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ERIC Number: EJ983940
Record Type: Journal
Publication Date: 2012
Pages: 3
Abstractor: ERIC
Reference Count: N/A
ISBN: N/A
ISSN: ISSN-0190-2946
The World through an Interdisciplinary Lens
Poulos, Helen; Bannon, Bryan; Isard, Jeremy; Stonebraker, Phoebe; Royer, Dana; Yohe, Gary; Chernoff, Barry
Academe, v98 n5 p41-43 Sep-Oct 2012
Scholars and teachers have long struggled to respond to the growing demand for interdisciplinary approaches to complex social issues. They come to the table with their own disciplinary perspectives (scholars more rigidly than students, perhaps), but they also recognize the limitations of investigating social issues through a single disciplinary lens. They have learned, in short, that it is not sufficient to approach the pressing issues from just one perspective. Colleges and universities across the United States have acknowledged the benefits of interdisciplinary scholarship. Higher education is shifting its emphasis from mastery and expertise in a particular discipline to dialogue, interaction, and process across disciplines. Nonetheless, many in the academy and beyond still wonder how to engage in interdisciplinary study in a productive way. Those at Wesleyan University have not yet dealt with all of the nuances of framing a dynamic interdisciplinary curriculum that must, given its roots in social concerns, evolve quickly as times change. But the authors think that their new College of the Environment and its associated think tank offer one template for supporting flexible interdisciplinary education and scholarship. The college brings students and scholars together to address any number of social issues spanning multiple disciplines, building on existing university departments. A linked major lies at its core: every student majoring in environmental studies must merge this interest with a primary major from another, perhaps more traditional, department. Students explore the depths of particular fields through their primary departments, but they also explore the boundaries of their disciplines through their interdisciplinary experiences in environmental studies. Put another way, the primary major provides the scholarly depth students need to understand the rigorous standards of a discipline while the linked environmental studies major provides a broader context for integrating knowledge across disciplines and developing new ways of thinking. The College of the Environment at Wesleyan was formed with the recognition that members of the academy need new ways to ask questions and pursue knowledge about environmental decision making and its consequences. The college's framework promotes interdisciplinary scholarship from the outset, but it achieves this goal without sacrificing sources of traditional strength. The authors think the college can produce graduates who are able to integrate ideas and help solve complex issues that know no disciplinary boundary.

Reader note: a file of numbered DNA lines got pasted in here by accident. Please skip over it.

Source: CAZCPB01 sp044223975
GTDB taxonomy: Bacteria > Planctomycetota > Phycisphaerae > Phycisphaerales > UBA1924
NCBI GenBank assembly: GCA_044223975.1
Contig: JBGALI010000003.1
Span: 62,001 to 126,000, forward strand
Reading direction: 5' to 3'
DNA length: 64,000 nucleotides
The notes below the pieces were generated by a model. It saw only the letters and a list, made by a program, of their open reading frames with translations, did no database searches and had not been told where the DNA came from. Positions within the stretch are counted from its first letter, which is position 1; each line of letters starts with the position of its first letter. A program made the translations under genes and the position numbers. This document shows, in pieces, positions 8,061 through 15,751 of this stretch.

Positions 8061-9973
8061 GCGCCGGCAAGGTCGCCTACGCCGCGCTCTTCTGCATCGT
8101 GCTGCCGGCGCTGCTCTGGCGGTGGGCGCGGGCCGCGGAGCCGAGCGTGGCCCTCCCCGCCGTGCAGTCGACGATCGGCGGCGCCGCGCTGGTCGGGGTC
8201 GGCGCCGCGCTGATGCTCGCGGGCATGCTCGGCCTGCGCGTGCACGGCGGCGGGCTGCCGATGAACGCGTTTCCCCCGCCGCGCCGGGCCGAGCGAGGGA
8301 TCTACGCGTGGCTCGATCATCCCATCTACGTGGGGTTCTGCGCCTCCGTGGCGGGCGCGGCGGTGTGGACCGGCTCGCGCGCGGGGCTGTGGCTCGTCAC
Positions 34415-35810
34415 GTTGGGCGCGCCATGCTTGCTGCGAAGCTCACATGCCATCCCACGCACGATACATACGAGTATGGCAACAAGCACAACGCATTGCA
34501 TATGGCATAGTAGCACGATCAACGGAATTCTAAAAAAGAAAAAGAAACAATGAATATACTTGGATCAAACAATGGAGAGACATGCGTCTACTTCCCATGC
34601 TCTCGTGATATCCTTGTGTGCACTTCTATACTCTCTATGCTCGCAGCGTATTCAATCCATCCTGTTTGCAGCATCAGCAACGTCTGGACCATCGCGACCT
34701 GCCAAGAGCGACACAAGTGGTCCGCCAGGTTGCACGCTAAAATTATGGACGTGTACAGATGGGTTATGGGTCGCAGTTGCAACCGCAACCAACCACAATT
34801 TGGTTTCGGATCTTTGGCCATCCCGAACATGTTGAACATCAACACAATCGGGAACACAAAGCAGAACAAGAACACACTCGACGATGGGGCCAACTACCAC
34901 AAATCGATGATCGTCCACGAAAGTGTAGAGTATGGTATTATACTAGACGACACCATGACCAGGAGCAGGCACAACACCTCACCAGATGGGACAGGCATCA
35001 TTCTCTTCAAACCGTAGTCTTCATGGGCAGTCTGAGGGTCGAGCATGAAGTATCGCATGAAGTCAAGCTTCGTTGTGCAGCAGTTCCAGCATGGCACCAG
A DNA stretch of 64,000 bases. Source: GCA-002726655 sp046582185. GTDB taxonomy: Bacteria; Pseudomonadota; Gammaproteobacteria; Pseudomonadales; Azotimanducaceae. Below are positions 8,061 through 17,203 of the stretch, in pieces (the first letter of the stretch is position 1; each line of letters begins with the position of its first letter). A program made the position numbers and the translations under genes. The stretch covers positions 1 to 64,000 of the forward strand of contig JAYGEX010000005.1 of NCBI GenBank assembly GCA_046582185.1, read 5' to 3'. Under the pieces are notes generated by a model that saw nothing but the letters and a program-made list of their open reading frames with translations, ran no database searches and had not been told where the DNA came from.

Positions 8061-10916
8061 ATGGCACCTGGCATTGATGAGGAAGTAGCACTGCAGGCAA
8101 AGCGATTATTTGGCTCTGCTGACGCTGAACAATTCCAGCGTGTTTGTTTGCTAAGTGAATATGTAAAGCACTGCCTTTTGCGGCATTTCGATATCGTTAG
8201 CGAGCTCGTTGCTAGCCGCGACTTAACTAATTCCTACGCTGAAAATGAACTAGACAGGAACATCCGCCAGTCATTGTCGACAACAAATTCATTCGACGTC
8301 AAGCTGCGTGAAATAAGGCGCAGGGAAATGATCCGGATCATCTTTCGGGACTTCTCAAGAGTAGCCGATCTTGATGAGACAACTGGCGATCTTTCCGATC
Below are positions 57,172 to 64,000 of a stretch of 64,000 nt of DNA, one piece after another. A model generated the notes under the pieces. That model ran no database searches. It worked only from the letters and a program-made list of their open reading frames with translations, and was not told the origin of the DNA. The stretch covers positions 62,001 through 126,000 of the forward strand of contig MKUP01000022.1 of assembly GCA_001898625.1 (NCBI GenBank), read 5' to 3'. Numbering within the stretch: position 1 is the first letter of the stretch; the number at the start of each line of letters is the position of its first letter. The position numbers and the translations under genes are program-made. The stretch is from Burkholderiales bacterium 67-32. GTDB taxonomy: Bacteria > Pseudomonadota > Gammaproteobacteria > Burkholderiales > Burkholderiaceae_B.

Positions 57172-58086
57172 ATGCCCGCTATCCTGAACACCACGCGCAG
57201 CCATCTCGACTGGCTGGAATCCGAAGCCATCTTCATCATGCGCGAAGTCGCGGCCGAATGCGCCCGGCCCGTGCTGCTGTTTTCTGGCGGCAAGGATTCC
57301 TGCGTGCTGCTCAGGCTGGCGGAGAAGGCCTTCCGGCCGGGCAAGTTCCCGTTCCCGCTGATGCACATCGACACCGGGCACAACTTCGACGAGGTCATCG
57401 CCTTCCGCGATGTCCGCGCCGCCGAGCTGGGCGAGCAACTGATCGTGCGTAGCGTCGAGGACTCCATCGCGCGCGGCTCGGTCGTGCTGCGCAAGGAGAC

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Publication Type: Journal Articles; Opinion Papers
Education Level: Higher Education; Postsecondary Education
Audience: N/A
Language: English
Sponsor: N/A
Authoring Institution: N/A
Identifiers - Location: Connecticut